Arts & Entertainment
Print storySubscribe to the Times

Word For Word

There's a latte to learn

Published April 12, 2004


Don't be going into Starbucks without doing your homework.

The chain that caffeinates the world prides itself on offering customers a wealth of choices, so many different brews, milks, temperatures, syrups and sizes that it reckons more than 19,000 variations are possible.

To help you avoid dithering when it's your turn at the counter, Starbucks has published "Make It Your Drink," a minicourse on the art and science of placing a Starbucks order.

In an e-mail, Starbucks regional marketing manager Jerry Thorpe wrote, "With that high number of beverage possibilities some Starbucks customers may not be aware of all of their options, and in some cases may not even be aware of what a certain beverage is. We created the booklet to help our customers decipher these options."

The company has received "great feedback" on the booklet, he writes. "The guide has helped those customers who used to walk into stores and say, "I have no idea what to order,' or "Why does Starbucks use words like venti and Frappuccino?' "

We found a basket of the booklets on the counter at the Starbucks in downtown St. Petersburg. At 31/2 by 41/4 inches, the booklet is small enough to tuck in a pocket or purse, handy for brushing up on terminology before you venture through those green-framed doors.

First, just digest 18 pages on the differences between double and doppio (Italian for double), espresso and ristretto, wet cappuccino and dry cappuccino.

Learn about 11 kinds of syrup and six kinds of milk, not to mention Starbucks' cup size system: tall equals small, grande equals medium and venti (Italian for 20, trademarked by Starbucks) equals large, because a large holds 20 ounces. Unless it's an iced large, in which case a venti holds 24.

Once you have grasped that body of knowledge and meditated until you have reached clarity about your personal preference, you are ready for the next step: the order of your order.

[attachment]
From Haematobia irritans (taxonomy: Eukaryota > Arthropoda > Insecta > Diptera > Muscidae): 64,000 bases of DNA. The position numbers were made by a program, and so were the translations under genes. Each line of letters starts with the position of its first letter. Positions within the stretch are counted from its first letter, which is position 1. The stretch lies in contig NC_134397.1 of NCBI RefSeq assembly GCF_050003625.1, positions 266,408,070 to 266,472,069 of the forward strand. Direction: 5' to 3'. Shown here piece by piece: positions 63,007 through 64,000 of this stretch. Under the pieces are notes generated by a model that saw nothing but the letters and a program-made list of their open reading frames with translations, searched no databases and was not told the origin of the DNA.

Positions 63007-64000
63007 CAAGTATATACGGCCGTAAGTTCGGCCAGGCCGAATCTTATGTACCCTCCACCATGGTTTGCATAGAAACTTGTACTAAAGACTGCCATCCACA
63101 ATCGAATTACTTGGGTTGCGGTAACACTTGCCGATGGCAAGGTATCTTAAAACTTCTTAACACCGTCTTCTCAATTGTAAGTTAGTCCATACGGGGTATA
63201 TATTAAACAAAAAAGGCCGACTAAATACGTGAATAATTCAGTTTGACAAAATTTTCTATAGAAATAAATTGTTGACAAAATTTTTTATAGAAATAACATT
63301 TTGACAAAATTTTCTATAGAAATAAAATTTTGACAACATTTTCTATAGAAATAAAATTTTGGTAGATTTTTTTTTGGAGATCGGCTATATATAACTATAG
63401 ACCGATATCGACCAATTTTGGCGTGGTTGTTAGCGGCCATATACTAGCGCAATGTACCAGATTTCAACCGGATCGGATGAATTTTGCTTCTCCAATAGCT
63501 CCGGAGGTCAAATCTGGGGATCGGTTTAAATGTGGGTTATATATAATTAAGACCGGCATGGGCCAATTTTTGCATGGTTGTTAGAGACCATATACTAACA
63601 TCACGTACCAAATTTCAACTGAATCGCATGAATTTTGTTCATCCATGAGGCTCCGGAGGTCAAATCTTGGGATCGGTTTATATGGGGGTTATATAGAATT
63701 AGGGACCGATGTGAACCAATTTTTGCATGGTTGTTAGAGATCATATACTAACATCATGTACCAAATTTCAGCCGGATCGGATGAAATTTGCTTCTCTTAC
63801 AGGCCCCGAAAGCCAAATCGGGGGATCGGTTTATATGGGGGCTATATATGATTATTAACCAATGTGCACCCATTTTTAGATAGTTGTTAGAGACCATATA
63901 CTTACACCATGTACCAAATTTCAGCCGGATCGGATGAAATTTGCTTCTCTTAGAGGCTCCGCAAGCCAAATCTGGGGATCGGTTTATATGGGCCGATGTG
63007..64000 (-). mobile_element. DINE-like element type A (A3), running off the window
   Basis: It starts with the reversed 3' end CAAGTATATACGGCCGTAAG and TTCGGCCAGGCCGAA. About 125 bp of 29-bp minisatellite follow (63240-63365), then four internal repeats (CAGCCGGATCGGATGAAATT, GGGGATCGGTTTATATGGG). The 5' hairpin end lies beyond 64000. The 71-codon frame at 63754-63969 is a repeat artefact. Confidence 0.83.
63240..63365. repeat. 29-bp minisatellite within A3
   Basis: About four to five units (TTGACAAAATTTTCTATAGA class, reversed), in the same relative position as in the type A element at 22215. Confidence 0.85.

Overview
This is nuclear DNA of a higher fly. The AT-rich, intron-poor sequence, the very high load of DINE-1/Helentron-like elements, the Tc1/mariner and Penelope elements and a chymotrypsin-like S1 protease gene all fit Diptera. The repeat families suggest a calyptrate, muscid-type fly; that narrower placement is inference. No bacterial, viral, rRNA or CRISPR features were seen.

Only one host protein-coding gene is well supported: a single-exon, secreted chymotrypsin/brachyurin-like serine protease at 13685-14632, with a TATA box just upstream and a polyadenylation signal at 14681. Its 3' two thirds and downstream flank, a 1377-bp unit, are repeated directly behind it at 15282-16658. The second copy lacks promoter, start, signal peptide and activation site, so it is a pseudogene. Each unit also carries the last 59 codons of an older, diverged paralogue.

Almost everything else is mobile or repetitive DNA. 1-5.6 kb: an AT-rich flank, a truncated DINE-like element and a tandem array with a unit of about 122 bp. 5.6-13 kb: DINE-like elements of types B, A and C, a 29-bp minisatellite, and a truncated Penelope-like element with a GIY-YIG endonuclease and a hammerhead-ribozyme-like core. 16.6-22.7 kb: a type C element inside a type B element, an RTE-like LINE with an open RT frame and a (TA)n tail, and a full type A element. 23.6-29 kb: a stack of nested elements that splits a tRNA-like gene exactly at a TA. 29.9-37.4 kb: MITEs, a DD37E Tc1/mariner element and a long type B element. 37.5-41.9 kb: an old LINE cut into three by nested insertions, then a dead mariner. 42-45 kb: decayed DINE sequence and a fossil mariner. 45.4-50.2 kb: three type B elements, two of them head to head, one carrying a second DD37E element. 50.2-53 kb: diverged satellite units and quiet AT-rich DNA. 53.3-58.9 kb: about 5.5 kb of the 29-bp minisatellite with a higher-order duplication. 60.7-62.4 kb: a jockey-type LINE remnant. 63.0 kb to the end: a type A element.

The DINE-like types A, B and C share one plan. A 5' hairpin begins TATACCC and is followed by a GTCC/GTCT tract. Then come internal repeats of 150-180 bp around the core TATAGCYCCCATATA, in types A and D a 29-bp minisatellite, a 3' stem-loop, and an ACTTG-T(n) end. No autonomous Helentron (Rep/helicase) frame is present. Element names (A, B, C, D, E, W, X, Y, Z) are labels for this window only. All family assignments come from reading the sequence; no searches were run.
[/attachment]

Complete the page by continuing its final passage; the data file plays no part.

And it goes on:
That's right. Starbucks wants you to convey your correctly phrased choices in the correct order. You can't just blurt out all that information at random. If you stand there and request a "Valencia mocha soy-milk quad in a for-here," you're just blathering, and the barista might well rap your knuckles with last week's biscotti.

But don't worry. The booklet ends with a worksheet. Fill in the blanks after "I'd like to have a . . ." and you'll have the grammar of the Starbucks order at your fingertips. There's even a reward, a gold star of coffee studies: a coupon for customizing your coffee.

But don't try to use it until you've studied.

- COLETTE BANCROFT, Times staff writer

How to order

If you're nervous about ordering, don't be.

There's no "right" way to order at Starbucks. Just tell us what you want and we'll get it to you.

But if we call your drink back in a way that's different from what you told us, we're not correcting you. We're just translating your order into "barista-speak" - a standard way our baristas call out orders. This language gives the baristas the info they need in the order they need it, so they can make your drink as quickly and efficiently as possible.

"Barista-speak" is easy to learn. It's all about the order of information. There are five steps to the process.

1. Cup.

The first thing a barista needs to know is what cup to grab for your drink. If you don't specify, we'll put it in our to-go cup. But you can also ask for a for-here, iced or personal cup.

2. Shots and size.

Do you want decaf or extra espresso? Here's something to know: Tall (12 fl. oz.) drinks usually come with one shot; Grandes (16 fl. oz.) have two. Venti drinks have two (for 20 fl. oz. hot drinks) or three (for 24 fl. oz. cold drinks). If you add a shot to a tall, you're getting a double-tall.

3. Syrup.

This is the most popular way to customize. We have many different syrup flavors to sweeten or spice up a drink.

4. Milk and other modifiers.

This is when you tell us what milk you want. And if you want something else, like "extra hot" or "extra foamy."

5. The drink itself.

Don't forget the most important part! Are you having a latte, a mocha - or something entirely different?

[Last modified April 9, 2004, 15:15:39]

Floridian headlines

  • Missed congeniality

  • Word For Word
  • There's a latte to learn
  • leaderboard ad here


    Back to Top

    © 2006 • All Rights Reserved • Tampa Bay Times
    490 First Avenue South • St. Petersburg, FL 33701 • 727-893-8111